PNG (Portable Network Graphics) Specification
W3C Recommendation 01-October-1996
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To allow new chunk types to be added to PNG, it is necessary to
establish rules about the ordering requirements for all chunk types.
Otherwise a PNG editing program cannot know what to do when it
encounters an unknown chunk.
We define a "PNG editor" as a program that modifies a PNG file and
wishes to preserve as much as possible of the ancillary information in
the file. Two examples of PNG editors are a program that adds or modifies
text chunks, and a program that adds a suggested palette to a truecolor
PNG file. Ordinary image editors are not PNG editors in this
sense, because they usually discard all unrecognized information while
reading in an image. (Note: we strongly encourage programs handling PNG
files to preserve ancillary information whenever possible.)
As an example of possible problems, consider a hypothetical new
ancillary chunk type that is safe-to-copy and is required to appear
after PLTE if PLTE is present. If our program to
add a suggested PLTE does not recognize this new
chunk, it may insert PLTE in the wrong place, namely after
the new chunk. We could prevent such problems by requiring PNG
editors to discard all unknown chunks, but that is a very unattractive
solution. Instead, PNG requires ancillary chunks not to have ordering
restrictions like this.
To prevent this type of problem while allowing for future extension,
we put some constraints on both the behavior of PNG editors and the
allowed ordering requirements for chunks.
The rules for PNG editors are:
These rules are expressed in terms of copying chunks from an input
file to an output file, but they apply in the obvious way if a PNG
file is modified in place.
When copying an unknown unsafe-to-copy ancillary chunk, a PNG editor
must not move the chunk relative to any critical chunk. It can relocate
the chunk freely relative to other ancillary chunks that occur between
the same pair of critical chunks. (This is well defined since the
editor must not add, delete, modify, or reorder critical chunks if it is
preserving unknown unsafe-to-copy chunks.)
When copying an unknown safe-to-copy ancillary chunk, a PNG editor must
not move the chunk from before IDAT to after IDAT or
vice versa. (This is well defined because IDAT is always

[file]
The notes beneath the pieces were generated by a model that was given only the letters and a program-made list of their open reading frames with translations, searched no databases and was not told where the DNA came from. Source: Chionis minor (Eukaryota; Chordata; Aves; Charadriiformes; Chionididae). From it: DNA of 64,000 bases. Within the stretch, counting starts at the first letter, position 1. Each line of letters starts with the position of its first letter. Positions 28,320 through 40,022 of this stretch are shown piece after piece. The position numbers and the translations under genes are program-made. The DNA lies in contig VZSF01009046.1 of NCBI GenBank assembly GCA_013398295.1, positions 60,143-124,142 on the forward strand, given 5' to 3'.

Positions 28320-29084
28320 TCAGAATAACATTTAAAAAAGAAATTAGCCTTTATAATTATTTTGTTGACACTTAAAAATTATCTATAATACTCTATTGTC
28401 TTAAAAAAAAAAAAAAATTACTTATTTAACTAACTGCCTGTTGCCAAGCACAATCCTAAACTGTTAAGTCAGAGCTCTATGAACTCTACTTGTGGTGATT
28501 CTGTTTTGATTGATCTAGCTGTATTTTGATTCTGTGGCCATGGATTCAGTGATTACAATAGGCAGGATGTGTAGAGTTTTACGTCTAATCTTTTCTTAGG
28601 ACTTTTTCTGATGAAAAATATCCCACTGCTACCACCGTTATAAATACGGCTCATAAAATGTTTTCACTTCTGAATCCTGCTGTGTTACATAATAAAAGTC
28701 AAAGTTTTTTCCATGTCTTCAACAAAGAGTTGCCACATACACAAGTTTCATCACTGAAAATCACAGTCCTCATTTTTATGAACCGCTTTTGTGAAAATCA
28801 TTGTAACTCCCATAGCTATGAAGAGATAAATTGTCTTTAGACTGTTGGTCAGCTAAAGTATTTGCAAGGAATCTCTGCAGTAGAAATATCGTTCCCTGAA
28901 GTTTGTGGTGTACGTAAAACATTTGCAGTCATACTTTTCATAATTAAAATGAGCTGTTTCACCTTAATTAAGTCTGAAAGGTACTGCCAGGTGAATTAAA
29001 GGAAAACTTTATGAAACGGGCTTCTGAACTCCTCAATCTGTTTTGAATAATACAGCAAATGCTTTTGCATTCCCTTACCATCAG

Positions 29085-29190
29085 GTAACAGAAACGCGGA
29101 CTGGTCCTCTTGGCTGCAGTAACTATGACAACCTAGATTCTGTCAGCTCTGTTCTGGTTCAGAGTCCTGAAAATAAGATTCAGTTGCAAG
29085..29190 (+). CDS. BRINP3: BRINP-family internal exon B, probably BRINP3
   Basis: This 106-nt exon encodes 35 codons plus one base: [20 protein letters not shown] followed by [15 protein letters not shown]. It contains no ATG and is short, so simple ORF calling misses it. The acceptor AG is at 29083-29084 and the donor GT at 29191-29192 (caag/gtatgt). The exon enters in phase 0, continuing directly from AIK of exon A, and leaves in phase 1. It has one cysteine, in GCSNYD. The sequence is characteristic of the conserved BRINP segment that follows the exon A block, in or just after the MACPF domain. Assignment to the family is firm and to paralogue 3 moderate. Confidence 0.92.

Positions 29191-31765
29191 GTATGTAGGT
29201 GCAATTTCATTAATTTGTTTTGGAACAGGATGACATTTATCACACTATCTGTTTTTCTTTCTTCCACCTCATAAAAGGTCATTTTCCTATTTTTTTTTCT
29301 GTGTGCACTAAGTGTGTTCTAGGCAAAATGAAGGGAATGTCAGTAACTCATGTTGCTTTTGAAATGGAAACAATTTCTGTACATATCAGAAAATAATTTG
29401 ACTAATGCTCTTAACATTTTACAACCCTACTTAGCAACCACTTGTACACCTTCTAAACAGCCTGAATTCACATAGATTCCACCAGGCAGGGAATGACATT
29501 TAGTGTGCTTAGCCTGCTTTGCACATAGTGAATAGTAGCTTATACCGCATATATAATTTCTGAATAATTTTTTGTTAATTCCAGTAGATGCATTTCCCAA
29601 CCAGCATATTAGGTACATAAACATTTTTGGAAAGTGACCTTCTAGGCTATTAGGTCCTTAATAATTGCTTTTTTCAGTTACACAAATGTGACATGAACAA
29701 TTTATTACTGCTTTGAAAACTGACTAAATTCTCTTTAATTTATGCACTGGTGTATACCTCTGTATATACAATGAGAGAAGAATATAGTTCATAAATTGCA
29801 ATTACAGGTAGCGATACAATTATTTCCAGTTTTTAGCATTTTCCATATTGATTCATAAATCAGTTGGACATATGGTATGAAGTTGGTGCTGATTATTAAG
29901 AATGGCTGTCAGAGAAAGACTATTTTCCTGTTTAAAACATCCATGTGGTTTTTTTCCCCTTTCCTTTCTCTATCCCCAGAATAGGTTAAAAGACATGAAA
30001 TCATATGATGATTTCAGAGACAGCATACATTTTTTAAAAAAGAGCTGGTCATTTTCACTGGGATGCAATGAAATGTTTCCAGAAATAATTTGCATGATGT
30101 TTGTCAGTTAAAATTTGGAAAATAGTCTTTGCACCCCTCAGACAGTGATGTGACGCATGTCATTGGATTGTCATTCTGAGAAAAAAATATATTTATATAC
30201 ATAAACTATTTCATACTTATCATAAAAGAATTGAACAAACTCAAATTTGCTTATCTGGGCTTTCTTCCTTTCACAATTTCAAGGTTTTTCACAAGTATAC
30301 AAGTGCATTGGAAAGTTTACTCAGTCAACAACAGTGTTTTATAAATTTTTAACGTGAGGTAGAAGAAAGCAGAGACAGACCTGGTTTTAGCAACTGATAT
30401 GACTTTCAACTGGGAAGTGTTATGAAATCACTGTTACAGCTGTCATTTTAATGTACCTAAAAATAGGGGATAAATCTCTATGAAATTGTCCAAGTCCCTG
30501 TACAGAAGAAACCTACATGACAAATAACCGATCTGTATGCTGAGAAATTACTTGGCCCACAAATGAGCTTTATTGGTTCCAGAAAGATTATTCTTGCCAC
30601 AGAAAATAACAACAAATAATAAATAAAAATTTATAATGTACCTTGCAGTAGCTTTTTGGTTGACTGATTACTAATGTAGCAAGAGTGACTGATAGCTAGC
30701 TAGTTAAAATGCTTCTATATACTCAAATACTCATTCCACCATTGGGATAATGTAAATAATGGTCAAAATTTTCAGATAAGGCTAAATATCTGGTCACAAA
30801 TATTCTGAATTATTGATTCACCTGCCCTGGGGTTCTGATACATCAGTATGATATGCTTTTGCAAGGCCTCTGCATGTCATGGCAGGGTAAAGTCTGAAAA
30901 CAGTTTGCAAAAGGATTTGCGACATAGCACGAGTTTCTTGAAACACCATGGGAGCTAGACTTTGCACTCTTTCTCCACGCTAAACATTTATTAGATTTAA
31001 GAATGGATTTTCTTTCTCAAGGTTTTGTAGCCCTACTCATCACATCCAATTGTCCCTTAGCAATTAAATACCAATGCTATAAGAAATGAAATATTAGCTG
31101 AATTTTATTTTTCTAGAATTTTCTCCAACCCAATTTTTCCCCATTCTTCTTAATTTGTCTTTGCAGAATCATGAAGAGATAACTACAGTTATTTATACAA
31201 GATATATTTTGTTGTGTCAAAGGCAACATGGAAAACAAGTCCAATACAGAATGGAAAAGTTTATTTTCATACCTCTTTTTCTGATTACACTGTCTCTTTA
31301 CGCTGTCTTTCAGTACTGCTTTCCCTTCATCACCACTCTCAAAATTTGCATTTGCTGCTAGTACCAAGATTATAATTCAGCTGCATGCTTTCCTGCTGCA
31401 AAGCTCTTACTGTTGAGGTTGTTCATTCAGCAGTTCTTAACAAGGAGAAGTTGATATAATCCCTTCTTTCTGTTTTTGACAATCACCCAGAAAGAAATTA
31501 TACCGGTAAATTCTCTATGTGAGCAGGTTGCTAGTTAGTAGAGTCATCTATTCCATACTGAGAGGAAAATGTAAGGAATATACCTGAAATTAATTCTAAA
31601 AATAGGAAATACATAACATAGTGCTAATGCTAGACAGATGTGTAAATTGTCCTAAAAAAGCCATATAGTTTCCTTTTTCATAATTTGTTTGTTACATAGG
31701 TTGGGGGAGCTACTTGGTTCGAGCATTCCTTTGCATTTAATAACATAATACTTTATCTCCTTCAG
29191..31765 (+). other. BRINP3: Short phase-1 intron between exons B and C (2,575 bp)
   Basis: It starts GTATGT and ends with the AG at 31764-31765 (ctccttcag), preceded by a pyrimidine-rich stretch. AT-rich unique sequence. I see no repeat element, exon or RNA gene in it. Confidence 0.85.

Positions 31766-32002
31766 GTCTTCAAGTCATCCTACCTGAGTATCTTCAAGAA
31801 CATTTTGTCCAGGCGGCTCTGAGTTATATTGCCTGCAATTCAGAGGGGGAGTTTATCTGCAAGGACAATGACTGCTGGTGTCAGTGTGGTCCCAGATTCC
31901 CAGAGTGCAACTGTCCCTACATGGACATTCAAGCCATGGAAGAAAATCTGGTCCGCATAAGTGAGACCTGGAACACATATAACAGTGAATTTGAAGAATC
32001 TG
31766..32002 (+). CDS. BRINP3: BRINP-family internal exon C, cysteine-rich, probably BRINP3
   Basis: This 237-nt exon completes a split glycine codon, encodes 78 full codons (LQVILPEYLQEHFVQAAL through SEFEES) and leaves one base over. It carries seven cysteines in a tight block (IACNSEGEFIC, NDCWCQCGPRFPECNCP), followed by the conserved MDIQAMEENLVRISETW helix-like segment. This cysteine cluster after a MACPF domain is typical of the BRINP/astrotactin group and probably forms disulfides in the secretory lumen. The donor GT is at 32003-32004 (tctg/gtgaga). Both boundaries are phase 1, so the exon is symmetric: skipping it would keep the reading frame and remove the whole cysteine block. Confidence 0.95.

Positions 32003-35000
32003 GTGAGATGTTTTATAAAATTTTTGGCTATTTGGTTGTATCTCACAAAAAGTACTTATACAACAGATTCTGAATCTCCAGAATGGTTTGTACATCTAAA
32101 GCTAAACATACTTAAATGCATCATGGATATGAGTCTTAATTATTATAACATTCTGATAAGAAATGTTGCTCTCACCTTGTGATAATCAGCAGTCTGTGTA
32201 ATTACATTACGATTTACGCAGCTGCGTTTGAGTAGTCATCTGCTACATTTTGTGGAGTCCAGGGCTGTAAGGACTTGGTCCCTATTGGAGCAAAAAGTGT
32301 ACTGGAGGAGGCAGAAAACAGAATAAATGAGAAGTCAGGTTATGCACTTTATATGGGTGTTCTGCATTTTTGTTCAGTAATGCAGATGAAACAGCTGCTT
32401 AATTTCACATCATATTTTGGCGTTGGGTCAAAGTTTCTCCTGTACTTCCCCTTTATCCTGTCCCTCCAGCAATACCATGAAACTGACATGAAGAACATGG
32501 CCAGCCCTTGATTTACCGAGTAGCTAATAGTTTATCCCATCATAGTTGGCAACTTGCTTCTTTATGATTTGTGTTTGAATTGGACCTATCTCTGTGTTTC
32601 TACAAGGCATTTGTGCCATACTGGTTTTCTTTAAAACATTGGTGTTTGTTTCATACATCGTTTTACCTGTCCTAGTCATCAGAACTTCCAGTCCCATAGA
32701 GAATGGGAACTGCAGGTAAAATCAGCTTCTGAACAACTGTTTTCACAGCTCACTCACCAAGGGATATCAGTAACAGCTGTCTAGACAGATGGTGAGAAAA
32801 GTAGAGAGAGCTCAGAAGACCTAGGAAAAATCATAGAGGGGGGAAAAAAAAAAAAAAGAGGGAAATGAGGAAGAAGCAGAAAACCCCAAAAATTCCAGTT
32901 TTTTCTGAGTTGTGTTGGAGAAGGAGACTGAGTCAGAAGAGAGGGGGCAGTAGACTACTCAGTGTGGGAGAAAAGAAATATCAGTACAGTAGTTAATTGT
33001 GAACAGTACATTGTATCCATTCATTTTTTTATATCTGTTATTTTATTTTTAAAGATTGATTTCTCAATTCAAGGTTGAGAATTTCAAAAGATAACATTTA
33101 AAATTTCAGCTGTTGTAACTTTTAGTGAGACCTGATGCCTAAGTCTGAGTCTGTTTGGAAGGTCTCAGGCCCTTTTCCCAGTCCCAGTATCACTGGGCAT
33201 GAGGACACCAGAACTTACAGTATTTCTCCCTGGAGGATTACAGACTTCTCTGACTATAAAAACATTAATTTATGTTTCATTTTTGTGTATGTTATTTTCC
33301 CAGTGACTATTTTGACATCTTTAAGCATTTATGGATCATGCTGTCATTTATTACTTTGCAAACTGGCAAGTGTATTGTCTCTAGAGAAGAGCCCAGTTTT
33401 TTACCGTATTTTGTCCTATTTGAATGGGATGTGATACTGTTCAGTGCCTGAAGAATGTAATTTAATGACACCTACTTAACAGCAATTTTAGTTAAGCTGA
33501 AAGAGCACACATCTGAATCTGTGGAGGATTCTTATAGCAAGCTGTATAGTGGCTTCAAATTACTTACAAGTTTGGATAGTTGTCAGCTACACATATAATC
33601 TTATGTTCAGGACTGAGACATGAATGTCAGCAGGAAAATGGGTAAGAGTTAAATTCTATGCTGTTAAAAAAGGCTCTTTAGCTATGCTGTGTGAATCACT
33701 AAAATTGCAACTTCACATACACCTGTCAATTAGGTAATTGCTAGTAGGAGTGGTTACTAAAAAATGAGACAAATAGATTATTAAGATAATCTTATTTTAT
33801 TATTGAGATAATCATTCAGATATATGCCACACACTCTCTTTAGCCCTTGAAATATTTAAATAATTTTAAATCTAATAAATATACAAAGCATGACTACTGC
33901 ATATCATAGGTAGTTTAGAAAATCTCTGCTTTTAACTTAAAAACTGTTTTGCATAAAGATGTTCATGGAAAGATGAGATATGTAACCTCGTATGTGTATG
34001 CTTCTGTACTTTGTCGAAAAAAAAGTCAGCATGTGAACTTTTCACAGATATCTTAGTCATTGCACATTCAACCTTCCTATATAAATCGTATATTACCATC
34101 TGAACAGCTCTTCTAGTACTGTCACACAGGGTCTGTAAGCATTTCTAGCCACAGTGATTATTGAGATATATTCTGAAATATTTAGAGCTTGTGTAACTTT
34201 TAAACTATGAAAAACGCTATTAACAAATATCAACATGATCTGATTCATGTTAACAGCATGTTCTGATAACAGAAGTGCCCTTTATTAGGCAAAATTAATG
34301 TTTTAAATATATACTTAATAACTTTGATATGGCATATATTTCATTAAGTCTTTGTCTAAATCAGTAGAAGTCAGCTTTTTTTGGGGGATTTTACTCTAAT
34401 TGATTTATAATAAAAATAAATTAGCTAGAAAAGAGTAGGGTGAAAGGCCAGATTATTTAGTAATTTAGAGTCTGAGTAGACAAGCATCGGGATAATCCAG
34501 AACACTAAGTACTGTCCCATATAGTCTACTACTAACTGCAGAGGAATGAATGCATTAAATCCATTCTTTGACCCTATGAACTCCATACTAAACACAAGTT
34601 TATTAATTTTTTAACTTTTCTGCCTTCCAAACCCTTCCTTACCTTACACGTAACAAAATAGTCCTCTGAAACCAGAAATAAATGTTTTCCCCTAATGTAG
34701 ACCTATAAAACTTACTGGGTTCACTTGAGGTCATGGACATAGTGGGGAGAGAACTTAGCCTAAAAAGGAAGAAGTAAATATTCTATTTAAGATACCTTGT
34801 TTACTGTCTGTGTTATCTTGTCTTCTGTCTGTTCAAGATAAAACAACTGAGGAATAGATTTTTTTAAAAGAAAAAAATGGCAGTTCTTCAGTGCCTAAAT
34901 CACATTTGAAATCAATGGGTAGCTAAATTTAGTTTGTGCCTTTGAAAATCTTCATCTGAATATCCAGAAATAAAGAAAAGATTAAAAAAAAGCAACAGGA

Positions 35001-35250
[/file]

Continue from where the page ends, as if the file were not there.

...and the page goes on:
present.) Any other reordering is permitted.
When copying a known ancillary chunk type, an editor need
only honor the specific chunk ordering rules that exist for that chunk
type. However, it can always choose to apply the above general rules
PNG editors must give up on encountering an unknown critical chunk
type, because there is no way to be certain that a valid file will
result from modifying a file containing such a chunk. (Note that
simply discarding the chunk is not good enough, because it might
have unknown implications for the interpretation of other chunks.)
Chunk naming conventions.
The ordering rules for an ancillary chunk type cannot be any stricter
The actual ordering rules for any particular ancillary chunk type may
be weaker. See for example the ordering rules for the standard
ancillary chunk types
(Summary of standard chunks).
- Unsafe-to-copy chunks can have ordering requirements relative to
- Safe-to-copy chunks can have ordering requirements relative to
Decoders must not assume more about the positioning of any
ancillary chunk than is specified by the chunk ordering rules.
In particular, it is never valid to assume that a specific ancillary
chunk type occurs with any particular positioning relative to other
ancillary chunks. (For example, it is unsafe to assume that your
private ancillary chunk occurs immediately before IEND.
Even if your application always writes it there, a PNG editor might
have inserted some other ancillary chunk after it. But you can
safely assume that your chunk will remain somewhere between
IDAT and IEND.)
Critical chunks can have arbitrary ordering requirements, because PNG
editors are required to give up if they encounter unknown critical
chunks. For example, IHDR has the special ordering rule that
it must always appear first. A PNG editor, or indeed any PNG-writing
program, must know and follow the ordering rules for any critical
chunk type that it can emit.
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